April reviews

April

TV and films

The excellent.

Dark Crystal: The Age of Resistance***** Stunning animation series – homage to Jim Henson. Also watched fabulous episode about the making of the series. Available on Netflix. You don’t need to have watched the original film to make sense of this – I’m going to watch it again later. This is a prequel.

Pangolins: the World’s Most Wanted Animal*****
(BBC2) I love them and I’m so sad they are heading for extinction.

Witness***** – Harrison Ford in romantic thriller based around life in Amish community.

Vera Season2***** ITV seem to have temporarily given up treating us to the entire series, maybe because they hope we’ll pay for BritBox. (Not going to happen.)

The good.

A Monster Calls****
Rather frightening for kids and rather preachy for adults. Good animation etc.

Various SGA episodes – no stars because watched for fic I’m writing for Fandom Trumps Hate so more like work than entertainment… But overall I’d give the series 4 stars because the main characters hooked me.

Front Row Late Series 7 Ep 1 Mary B intros the Atwood puppet show ****
(See short stories) Interesting use of household props.

Twin****
Norwegian drama with Kristofer Hlvju (GoT) playing both twins. Well acted in lovely scenery.

Holst and Vaughan Williams: Making Music English**** Interesting.

The annoying.

The Truth about Traveller Crime (Dispatches)*** Raised as many questions as it pretended to answer. I was annoyed because Ch 4 are usually more politically aware.

Books

The excellent

Sporting Chance by Alexa Milne***** media problems beset a new relationship between a rugby star and a teacher in Wales.

Night and Silence by Seanan McGuire*****Vol 12 in the October Daye series. Perfect, as usual. No real spoilers but after the cliffhanger of the previous volume I was relieved to find the wedding is still going ahead.

Mysteries of the Human Brain. New Scientist Collection.*****
Some fascinating articles.

Trial by Impotence by Pierre Darmon*****Looks at ‘the legal procedures for the dissolution of marriage on grounds of impotence’, particularly in France, from the middle ages to the twentieth century. Fascinating, horrifying, hilarious and sad.

Mere Mortals by Erastes***** Sort of gothic horror thriller with mm twist – intriguing and extremely well written.

Narrow Dog To Carcassonnne by Terry Darlington.*****
What it says (with Monica, his wife and Jim, his dog). Must get sequel. Really funny and interesting.

The Making of the English Landscape by W.G. Hoskins***** fascinating and informative look at hedges, ditches, trees, etc. from pre-Roman times to just post-war Britain. Get the hardback if you can – nearly as cheap as the e-book and you’ll want to refer to the maps and study the b&w photos. Written just after WWII before motorways carved up the countryside.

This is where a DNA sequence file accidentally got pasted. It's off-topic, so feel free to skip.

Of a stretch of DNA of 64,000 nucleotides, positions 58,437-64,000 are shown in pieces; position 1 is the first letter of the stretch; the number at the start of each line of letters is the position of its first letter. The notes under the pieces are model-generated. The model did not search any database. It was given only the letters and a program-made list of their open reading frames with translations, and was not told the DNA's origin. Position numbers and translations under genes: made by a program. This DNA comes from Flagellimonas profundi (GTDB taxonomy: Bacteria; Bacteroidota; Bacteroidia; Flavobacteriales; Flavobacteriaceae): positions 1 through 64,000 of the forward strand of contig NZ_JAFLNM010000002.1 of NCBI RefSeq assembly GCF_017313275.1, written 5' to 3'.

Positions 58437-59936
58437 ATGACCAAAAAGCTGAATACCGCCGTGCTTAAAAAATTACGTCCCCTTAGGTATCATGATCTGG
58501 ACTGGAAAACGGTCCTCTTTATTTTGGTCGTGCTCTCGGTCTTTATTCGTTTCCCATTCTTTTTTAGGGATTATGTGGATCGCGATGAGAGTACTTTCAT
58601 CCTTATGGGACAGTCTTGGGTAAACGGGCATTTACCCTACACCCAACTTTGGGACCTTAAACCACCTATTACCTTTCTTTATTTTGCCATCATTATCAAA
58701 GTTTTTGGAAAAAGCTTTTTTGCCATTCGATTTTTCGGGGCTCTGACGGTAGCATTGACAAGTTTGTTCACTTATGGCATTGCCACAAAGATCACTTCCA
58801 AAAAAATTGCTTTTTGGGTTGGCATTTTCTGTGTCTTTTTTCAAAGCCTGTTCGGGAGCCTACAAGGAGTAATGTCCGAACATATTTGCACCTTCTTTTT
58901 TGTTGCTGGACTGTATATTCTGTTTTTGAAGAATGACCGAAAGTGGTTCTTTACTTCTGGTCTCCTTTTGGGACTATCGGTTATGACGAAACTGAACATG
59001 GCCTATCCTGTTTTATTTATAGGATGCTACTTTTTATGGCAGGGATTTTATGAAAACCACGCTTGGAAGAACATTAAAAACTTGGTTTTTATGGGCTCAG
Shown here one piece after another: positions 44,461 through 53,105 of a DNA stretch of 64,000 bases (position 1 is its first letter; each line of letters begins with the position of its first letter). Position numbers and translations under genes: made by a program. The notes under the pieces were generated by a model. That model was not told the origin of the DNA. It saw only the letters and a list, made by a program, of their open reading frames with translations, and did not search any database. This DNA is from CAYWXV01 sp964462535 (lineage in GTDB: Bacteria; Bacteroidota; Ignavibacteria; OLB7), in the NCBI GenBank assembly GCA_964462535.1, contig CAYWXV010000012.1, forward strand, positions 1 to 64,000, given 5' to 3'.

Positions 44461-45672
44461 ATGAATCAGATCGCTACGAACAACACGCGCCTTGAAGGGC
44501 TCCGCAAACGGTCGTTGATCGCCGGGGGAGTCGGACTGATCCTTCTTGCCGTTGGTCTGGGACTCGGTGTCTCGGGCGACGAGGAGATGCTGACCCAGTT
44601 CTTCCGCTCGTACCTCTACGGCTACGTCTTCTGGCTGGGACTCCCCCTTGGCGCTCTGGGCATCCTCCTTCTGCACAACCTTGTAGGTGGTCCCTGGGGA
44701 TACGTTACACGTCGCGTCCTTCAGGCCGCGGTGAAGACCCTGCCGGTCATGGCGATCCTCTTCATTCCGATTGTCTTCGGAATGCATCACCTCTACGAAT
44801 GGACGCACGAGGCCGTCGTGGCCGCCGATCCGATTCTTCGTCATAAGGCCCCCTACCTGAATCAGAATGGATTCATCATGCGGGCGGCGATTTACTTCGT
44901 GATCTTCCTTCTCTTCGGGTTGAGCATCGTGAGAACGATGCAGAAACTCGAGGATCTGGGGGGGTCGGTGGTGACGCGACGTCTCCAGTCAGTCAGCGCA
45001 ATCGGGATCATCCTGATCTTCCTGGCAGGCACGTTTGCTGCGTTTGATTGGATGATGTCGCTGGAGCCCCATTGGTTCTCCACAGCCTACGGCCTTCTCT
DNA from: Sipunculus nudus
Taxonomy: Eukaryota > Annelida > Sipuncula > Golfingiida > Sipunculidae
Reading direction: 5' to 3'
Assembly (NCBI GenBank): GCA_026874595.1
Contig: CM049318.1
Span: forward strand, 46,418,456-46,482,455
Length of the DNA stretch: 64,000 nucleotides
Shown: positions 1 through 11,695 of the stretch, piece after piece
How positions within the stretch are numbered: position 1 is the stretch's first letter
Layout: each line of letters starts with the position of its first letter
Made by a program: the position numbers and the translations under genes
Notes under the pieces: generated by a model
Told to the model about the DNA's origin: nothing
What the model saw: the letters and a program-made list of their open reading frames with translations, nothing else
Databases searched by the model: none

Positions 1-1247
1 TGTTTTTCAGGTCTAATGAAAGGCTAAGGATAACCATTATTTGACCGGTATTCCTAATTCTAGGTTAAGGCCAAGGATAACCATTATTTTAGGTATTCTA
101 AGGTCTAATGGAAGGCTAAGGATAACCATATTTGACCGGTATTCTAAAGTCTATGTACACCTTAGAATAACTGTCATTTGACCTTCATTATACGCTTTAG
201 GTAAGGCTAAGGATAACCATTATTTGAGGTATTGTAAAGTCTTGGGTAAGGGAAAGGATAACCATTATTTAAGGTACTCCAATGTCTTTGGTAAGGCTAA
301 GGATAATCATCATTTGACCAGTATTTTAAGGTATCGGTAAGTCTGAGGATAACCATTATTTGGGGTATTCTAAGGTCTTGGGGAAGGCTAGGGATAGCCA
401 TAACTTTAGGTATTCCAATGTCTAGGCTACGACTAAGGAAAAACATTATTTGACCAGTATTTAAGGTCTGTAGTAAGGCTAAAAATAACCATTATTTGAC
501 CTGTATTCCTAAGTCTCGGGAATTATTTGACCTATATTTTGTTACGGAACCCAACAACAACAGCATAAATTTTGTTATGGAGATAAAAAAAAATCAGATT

Semper Fi by Keira Andrews.***** Jim and Cal – WWII then an Apple Farm in NY State. 1942-1945 interspersed with scenes from 1948 and an epilogue in 1957. Clever writing and structure.

The recommended

Nobody’s Groom by DJ Jamison**** Nice as part of the Marital Bliss series but not very memorable on its own account because the characters are less interesting once Colby has got his head round being possibly gay. Well written as usual.

The ones I didn’t enjoy much but you might.

Alice Teale is Missing by H A Linskey*** Poor editing (Penguin, so I feel entitled to complain) – very repetitive and also features a fictional town in my native county. It doesn’t really work and I kept being distracted by its unreality.

The Lost Ones by Ben Cheetham*** well written thriller/chiller (better editing than Penguin) but with an unbelievable plot and characters – another one with a strange fictional town sort of dumped in the wilds of Northumberland (my home county).

DS Billings Victorian Mysteries by Olivier Bosman*** (boxed set of three) – possibly realistic if depressing psychology but unlikely thriller plots.

New Year’s Resolutions by Crystel Greene*** an mm romance in Westminster… Weird view of British politics and especially Wales. If the queen is 100 how did Larry the Downing Street cat survive?? OK, it’s an AU but AUs need some supporting world building.

Thin Air by Lisa Gray*** (Jessica Shaw bk 1) Great concept – weird structure with flashbacks in victim pov. Didn’t like the style much though quite well written.

Short Stories

The highly recommended

Suffer a Sea Change by Seanan McGuire***** sequel and counterpoint to Night and Silence (see Books). One of the exceptions – I don’t often give a short story five stars.

The rest

Bear and Fred by Iris Argaman***
Children’s story about wartime teddy bear. Not as good as Judith Kerr’s When Hitler Stole Pink Rabbit. Maybe a younger target audience but not sure in that case that enough context is given.

Man Crush by Isobel Starling*** So short I was just getting into it when it was over.

Silken by Isobel Starling*** BDSM with too much explicit detail for me.